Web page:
Behavioral Health-care Workforce
The act requires the behavioral health administration (BHA) in the department of human services (department) to create and implement a behavioral health-care provider workforce plan on or before September 1, 2022.
The plan must:
- Include recruitment methods to increase and diversify the behavioral health-care provider workforce;
- Require the BHA to partner with the department of higher education to better prepare the future behavioral health-care provider workforce for public sector service, to develop paid job shadowing and internship opportunities, and to develop partnerships with learning facilities and training centers;
- Include strategies for the BHA to work with community colleges and other institutions of higher education to recruit residents of health professional shortage areas, with the goal of educating these individuals in behavioral health-care fields so that they will return to practice in areas of need;
- In collaboration with institutions of higher education, the community college system, the department of higher education, and the work force development council, create a new program to help behavioral health-care providers advance in their respective fields;
- Require the BHA to expand the peer support professional workforce;
- Include proposals to work with law enforcement organizations to cross-train first responders in behavioral health, increase cultural competencies, and reduce the stigma of receiving mental health services; and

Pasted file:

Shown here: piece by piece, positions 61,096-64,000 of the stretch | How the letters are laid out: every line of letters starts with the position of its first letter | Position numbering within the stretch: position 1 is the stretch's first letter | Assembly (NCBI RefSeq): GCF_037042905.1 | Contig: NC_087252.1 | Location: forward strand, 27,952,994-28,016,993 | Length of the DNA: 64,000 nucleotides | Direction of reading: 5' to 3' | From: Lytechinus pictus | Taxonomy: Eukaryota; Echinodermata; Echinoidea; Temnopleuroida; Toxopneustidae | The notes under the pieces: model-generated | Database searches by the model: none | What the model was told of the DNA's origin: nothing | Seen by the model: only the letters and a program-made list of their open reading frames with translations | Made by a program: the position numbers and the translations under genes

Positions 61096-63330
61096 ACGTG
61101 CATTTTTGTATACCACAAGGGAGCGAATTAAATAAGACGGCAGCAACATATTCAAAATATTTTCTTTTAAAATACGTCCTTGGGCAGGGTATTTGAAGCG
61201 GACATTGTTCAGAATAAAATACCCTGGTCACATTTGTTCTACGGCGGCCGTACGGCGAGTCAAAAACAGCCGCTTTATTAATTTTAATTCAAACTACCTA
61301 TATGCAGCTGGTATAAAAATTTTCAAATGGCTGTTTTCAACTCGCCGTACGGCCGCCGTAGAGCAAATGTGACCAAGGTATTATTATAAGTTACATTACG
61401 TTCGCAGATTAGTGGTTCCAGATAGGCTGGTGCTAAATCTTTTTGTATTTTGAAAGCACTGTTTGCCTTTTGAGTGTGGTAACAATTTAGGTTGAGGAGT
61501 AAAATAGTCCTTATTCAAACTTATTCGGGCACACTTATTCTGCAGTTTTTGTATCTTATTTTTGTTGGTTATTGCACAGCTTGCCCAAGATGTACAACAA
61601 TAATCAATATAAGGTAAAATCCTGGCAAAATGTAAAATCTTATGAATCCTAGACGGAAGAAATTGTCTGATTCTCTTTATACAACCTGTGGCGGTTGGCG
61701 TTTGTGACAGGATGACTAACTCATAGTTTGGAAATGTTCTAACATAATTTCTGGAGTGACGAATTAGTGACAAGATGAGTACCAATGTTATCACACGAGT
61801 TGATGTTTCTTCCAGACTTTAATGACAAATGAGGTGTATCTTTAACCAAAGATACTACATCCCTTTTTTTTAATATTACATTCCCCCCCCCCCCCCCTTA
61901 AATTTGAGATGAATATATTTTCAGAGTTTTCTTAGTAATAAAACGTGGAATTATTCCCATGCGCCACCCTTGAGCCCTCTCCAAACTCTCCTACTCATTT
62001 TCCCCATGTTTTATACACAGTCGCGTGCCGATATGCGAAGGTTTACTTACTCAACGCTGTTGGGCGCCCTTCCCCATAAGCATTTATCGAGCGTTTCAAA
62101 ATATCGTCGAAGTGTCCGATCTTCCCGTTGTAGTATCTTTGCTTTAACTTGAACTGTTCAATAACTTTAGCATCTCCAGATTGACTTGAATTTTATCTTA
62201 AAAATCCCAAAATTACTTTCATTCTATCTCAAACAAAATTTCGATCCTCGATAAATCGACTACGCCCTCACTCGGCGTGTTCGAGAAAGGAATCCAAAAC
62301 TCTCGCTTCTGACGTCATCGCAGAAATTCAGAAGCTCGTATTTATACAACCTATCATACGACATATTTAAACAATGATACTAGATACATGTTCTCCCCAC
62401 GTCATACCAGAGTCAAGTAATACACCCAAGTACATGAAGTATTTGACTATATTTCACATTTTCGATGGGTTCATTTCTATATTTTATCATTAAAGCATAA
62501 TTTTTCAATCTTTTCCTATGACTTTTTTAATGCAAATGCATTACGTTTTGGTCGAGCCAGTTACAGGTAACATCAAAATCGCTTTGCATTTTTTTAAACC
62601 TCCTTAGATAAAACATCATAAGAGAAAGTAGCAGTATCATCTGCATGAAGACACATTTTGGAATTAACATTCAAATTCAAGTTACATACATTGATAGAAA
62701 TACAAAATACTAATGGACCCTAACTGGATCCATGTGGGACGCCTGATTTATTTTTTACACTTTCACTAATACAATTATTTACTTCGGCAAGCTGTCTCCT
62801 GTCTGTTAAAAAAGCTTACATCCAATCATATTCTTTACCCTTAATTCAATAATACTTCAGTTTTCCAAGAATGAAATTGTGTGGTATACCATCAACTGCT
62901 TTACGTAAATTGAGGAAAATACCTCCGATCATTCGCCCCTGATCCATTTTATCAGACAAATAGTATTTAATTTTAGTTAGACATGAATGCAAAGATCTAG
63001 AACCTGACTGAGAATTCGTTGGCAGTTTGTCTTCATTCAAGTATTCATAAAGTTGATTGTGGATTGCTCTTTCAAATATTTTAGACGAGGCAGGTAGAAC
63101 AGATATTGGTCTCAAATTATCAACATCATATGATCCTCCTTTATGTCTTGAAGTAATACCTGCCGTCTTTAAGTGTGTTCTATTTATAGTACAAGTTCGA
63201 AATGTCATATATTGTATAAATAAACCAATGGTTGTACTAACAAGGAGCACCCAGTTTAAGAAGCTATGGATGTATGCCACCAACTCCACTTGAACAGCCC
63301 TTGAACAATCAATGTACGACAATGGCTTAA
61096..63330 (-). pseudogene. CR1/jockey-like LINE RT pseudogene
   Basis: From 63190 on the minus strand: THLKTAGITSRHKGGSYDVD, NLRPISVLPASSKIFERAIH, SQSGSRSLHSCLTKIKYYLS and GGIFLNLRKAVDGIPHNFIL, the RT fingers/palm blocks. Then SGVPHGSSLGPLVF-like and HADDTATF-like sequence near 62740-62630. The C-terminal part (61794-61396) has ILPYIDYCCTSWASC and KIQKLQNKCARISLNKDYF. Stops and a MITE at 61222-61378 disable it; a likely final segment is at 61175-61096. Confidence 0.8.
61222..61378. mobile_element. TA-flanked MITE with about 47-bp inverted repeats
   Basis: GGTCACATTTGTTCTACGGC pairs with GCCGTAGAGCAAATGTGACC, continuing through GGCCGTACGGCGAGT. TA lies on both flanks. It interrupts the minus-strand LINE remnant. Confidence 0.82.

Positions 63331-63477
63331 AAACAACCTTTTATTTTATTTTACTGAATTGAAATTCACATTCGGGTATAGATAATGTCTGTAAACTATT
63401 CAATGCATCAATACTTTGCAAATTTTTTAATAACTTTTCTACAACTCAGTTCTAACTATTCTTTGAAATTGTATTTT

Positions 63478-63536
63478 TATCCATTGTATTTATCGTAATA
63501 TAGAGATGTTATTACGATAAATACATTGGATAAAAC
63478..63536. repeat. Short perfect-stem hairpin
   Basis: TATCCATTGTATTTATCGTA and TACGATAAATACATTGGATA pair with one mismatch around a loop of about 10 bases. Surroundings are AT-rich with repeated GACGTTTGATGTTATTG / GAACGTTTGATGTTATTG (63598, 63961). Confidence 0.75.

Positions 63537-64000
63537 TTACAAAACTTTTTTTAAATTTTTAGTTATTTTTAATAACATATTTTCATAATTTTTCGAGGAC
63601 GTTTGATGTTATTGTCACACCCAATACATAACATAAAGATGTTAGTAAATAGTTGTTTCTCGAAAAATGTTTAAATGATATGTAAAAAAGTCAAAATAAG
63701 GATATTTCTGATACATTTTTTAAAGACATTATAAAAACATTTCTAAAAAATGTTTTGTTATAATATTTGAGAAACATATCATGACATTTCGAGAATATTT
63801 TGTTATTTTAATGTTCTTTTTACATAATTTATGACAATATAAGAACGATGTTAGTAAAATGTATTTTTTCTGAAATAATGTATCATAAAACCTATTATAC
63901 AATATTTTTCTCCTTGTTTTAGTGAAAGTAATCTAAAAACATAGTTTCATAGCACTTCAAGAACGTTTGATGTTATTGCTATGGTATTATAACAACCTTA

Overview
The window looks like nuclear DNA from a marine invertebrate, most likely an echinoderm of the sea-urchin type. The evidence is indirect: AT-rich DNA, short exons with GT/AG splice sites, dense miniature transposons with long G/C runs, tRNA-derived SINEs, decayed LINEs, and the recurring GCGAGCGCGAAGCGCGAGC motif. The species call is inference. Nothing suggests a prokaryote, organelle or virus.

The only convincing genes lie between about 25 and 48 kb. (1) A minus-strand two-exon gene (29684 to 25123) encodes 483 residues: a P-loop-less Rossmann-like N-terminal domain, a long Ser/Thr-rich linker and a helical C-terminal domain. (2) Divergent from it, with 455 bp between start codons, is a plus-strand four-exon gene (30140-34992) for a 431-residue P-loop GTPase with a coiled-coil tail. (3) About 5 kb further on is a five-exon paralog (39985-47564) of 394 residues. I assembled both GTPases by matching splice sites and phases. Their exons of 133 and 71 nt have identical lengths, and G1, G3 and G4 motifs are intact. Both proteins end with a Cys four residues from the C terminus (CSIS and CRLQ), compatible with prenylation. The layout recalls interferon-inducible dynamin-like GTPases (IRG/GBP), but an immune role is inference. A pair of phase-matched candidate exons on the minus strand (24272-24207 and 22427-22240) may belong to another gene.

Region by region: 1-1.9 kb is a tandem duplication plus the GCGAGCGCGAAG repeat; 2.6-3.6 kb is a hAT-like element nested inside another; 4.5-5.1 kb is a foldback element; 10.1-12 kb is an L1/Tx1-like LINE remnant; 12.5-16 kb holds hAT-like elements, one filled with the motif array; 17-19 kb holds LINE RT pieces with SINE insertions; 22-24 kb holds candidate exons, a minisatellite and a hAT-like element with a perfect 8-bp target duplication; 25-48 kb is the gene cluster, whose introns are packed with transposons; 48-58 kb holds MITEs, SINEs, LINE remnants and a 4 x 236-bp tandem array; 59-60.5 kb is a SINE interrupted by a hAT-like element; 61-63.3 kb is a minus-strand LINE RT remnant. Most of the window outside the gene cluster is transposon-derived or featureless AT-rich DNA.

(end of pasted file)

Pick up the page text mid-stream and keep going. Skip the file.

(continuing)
- Through an interagency agreement with other state agencies, raise awareness among health-care providers concerning opportunities to invest in and strengthen their behavioral health-care staff.
The act requires the division of professions and occupations in the department of regulatory agencies (DORA) to make recommendations to expand the portability of existing credentialing requirements and behavioral health-care practice through telehealth.
The act requires the BHA to:
- In collaboration with DORA, establish workforce standards that strengthen the behavioral health-care provider workforce and increase opportunities for unlicensed behavioral health-care providers;
- Work with other state agencies to reduce the administrative burden across agencies to ensure behavioral health-care providers have additional time to focus on patient care;
- Collaborate with other state agencies on behavioral health-care issues;
- Use the learning management system to develop and implement a comprehensive, collaborative, and cross-system training certification and training curriculum of evidence-based treatment and evidence-based criminal justice approaches for behavioral health-care providers working in programs to obtain a criminal justice treatment provider endorsement; and
- Develop methods to strengthen Colorado's current behavioral health-care provider workforce.
In 2023 and 2024, the department is required to provide an overview of the BHA's progress toward addressing the behavioral health-care provider workforce shortage during the hearings held prior to the regular session of the general assembly under the "SMART Act".
On or before January 1, 2023, and January 1, 2024, the community college system is required to submit a report to the BHA that includes a summary of the behavioral health career pathway and it implementation.
Pursuant to the relief authorized by the federal American Rescue Plan Act of 2021, for the 2022-23 state fiscal year, the act, appropriates the following amounts from the behavioral and mental health cash fund for the purposes of the act:
- $36,806,984 to the department for use by the BHA;
- $20,000,000 to the department of public health and environment for use by the primary care office to provide loan repayment and scholarships for behavioral health-care providers and candidates for licensure who are participating in the Colorado health service corps; and
- $15,193,018 to the department of higher education.
(Note: This summary applies to this bill as enacted.)